These tried-and-tested tips will help you make the most of your experience at Albuquerque’s International Balloon Fiesta.
“WHOOSH, WHOOSH, WHOOOOOSH!”
This is the arresting soundtrack of the Albuquerque International Balloon Fiesta, accompanied by a shocking blast of light piercing the dark morning sky as the ”engines” of the hot air balloons fire up. Although it’s a rather rudimentary technology—fill enough hot air in a fabric enclosure, and it lifts off the ground—first utilized in 1783 by the Montegofier brothers in Versailles, France, there’s something magical and against-all-odds heartening about it.
Now, imagine that magic times multitudes as the sky is filled with giant, colorful balloons of all shapes and sizes.
It’s a carnival for the eyes and a tearjerker for the temperament.
With that in mind, it’s no surprise the balloon fiesta in New Mexico draws over a million people from around the world to witness the phenomenon every October. So yes, the Albuquerque balloon fiesta is worth it—even if you have to leave for the Albuquerque balloon festival at 5 am. Plus, you can actually ride in a balloon during the morning mass ascensions by booking with Rainbow Riders.
As the largest balloon festival in the world, the Balloon Fiesta hosts more than 650 hot air and gas-filled balloons launched by pilots from over 20 countries. In addition, there’s lots of family fun at the Balloon Fiesta Park, like the nightly Balloon Glows, where balloons are tethered to the ground, lighting their fire torches in unison to create a spectacular show, and the two-day Special Shape Rodeo. Over 100 character balloons in non-traditional shapes, like a sloth, Yoda, a merry-go-round, and an iconic Creamland dairy cow, take flight. Other activities include remote control hot air balloon competitions, live music, and nightly fireworks, plus balloon festival souvenir booths and concession stands. To get the most out of this uplifting experience, here are our 10 do-as-the-locals-do insider tips for the Albuquerque balloon festival:.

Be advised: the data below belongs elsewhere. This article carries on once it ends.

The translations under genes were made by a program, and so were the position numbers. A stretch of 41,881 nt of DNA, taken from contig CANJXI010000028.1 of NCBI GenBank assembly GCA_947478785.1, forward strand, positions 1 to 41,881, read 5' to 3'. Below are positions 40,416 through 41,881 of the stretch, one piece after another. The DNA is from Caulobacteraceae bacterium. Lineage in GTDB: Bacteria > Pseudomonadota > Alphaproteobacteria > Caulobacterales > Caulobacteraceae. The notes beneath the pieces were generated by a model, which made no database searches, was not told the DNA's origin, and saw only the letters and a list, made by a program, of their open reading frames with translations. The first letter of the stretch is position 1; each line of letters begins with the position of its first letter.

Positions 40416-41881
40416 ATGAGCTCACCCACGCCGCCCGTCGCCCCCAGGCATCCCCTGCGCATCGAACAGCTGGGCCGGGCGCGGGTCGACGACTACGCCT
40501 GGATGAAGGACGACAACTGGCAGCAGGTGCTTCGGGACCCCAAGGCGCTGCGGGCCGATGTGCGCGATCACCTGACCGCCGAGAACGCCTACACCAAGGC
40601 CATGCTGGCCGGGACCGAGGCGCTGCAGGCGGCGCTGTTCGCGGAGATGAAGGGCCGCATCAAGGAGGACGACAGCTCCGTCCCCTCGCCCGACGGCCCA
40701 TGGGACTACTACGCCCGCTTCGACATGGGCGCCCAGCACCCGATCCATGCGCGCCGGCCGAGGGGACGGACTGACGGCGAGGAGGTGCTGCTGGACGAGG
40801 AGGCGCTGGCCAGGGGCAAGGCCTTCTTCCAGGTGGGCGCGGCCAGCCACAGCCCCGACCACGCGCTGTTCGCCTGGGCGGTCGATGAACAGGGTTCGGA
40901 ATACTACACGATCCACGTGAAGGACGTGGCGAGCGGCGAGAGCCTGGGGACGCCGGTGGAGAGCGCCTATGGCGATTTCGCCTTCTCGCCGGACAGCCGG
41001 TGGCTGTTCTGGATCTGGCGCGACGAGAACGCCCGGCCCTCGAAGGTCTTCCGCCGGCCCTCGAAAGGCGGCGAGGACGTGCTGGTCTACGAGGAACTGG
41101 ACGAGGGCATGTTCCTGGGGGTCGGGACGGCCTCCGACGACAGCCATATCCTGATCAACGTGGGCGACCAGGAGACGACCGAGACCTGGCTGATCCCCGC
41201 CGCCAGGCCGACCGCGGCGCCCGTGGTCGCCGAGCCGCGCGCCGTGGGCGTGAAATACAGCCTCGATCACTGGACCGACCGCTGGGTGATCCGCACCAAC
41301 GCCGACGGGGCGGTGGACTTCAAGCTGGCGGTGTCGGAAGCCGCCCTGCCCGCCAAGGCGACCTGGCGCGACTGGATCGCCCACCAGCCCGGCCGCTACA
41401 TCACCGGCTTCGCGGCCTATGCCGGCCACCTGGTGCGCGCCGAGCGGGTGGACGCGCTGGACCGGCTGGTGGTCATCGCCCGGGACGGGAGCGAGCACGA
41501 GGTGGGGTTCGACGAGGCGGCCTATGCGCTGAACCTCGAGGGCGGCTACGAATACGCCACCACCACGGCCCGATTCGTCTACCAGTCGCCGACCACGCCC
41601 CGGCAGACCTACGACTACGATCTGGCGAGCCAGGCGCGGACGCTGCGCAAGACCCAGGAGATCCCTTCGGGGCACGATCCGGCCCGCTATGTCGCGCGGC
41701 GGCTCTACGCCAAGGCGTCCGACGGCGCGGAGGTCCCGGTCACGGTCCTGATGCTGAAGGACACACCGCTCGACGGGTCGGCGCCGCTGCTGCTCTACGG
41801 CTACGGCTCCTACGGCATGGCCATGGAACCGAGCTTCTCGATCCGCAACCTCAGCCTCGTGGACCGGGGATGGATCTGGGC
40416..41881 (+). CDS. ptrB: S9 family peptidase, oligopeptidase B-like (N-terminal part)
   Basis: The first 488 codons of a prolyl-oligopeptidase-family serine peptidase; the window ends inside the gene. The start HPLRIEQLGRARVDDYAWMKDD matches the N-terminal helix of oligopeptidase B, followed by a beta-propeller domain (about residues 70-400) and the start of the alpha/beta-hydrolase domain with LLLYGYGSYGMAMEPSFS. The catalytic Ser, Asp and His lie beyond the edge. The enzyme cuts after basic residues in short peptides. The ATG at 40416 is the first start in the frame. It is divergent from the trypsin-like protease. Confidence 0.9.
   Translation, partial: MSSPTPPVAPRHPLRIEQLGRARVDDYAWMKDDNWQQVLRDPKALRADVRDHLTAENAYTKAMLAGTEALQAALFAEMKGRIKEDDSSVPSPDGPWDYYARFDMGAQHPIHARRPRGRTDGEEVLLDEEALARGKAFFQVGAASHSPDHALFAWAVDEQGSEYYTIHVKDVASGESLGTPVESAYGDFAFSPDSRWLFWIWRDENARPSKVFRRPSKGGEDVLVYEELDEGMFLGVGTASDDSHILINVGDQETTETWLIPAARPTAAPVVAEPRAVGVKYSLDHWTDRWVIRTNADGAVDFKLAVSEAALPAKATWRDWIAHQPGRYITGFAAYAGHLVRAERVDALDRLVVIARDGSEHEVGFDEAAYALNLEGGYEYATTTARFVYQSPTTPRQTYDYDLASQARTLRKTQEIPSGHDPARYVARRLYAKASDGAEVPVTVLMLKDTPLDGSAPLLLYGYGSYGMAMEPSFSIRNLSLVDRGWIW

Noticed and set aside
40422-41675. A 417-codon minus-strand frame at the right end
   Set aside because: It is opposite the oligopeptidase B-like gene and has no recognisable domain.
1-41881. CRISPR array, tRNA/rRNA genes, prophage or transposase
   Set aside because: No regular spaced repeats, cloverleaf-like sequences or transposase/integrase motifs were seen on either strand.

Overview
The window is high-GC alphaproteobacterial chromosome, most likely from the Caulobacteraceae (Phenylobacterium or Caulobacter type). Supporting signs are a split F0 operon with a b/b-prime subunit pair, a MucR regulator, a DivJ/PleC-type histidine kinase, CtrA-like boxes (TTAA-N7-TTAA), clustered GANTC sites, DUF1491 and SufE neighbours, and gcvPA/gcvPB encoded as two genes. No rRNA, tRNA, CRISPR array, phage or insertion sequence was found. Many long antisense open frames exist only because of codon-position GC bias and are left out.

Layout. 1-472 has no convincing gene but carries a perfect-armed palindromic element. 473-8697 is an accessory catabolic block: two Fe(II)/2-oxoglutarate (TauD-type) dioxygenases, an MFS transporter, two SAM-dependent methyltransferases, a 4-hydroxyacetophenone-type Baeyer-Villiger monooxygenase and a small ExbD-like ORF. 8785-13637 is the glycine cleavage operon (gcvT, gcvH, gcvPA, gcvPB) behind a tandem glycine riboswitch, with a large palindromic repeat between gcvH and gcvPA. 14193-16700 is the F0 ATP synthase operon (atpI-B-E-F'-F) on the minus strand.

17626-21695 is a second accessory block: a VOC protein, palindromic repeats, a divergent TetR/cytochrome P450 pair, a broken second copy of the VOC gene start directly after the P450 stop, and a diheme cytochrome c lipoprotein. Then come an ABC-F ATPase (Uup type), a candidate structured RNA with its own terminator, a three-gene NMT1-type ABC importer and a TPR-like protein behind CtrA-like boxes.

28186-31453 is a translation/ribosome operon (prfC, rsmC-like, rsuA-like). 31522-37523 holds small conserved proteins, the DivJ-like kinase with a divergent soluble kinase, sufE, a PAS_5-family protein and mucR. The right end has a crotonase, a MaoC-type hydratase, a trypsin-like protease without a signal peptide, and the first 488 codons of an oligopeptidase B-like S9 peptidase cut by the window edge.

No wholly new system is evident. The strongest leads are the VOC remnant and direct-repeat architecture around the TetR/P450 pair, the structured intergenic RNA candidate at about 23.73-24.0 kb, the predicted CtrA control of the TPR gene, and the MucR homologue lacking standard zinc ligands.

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Join the Balloon Launch Crew
You, too, can be part of an actual balloon launch crew—no experience required. Get in on the action firsthand by assisting pilots and crew chiefs in inflating, supporting, and landing balloons. As many former crew volunteers attest, being a regular ol’ spectator won’t do once you try being crew!
Some duties include: transporting the basket on and off the chase vehicle, crowd control during inflation, holding the crown line to ensure the balloon doesn’t topple over, and when it lands, actually chasing the balloon down (don’t worry, no running necessary—you’ll be in a chase vehicle).
Afterward, your hard work is rewarded with a post-landing champagne toast—a French tradition that began as a friendly gesture to make nice with local farmers to avoid a pitchfork in your balloon when you landed on their homestead. Registration for the 2023 Balloon Fiesta chase crew is from July 15 – September 2, 2023, sign up here. However, you can still sign-up onsite at the Chase Crew Headquarters before each morning and afternoon session.
Skip the Crowds With These VIP Views
Not only is the Anderson Abruzzo International Balloon Museum an eye-opening education in hot air balloon aviation, but it also offers a birds-eye view of the Albuquerque balloon festival with perks during the festival. Located at the edge of the fairgrounds, the Balloon Museum has a VIP experience—40% of your ticket price goes to funding the Anderson Abruzzo International Balloon Museum Foundation—on their second-story Observation Deck for the morning ascension or evening glow. It includes a New Mexican-themed breakfast or dinner, think homemade tortillas, green and red chili beef, guacamole, salsas galore and bizcochitos for dessert, New Mexico’s official state cookie. Observation Deck tickets ($75 – $200) also include tickets to the Balloon Museum and Balloon Fiesta Park; a 2023 collector’s pin; one complimentary drink at the cash bar; discounts at the museum’s gift shop; and a VIP parking pass (the most coveted perk of all—like an E-ticket at Disneyland) that allows you to skip the long lines of general parking for parking in the museum’s lot, which is literally a two-minute walk to the Fiesta field.
Prepare for Weather Cancellations
Hundreds of thousands of humans organize Albuquerque’s balloon festival every year, but Mother Nature is the real head honcho. Since calm weather conditions are crucial for pilot and balloon safety, and New Mexico’s weather can be famously temperamental—especially if there are freakish conditions affecting it, like in 2022 when Hurricane Ian’s aftermath resulted in cloudy skies and rain for Albuquerque and several events were called off—be prepared for event cancellations.
Plan your stay to include at least two mass ascensions and two night glows, the festival’s best events. That way, if one ascension or glow gets nixed due to stormy skies, there’s a good chance you’ll see the next one.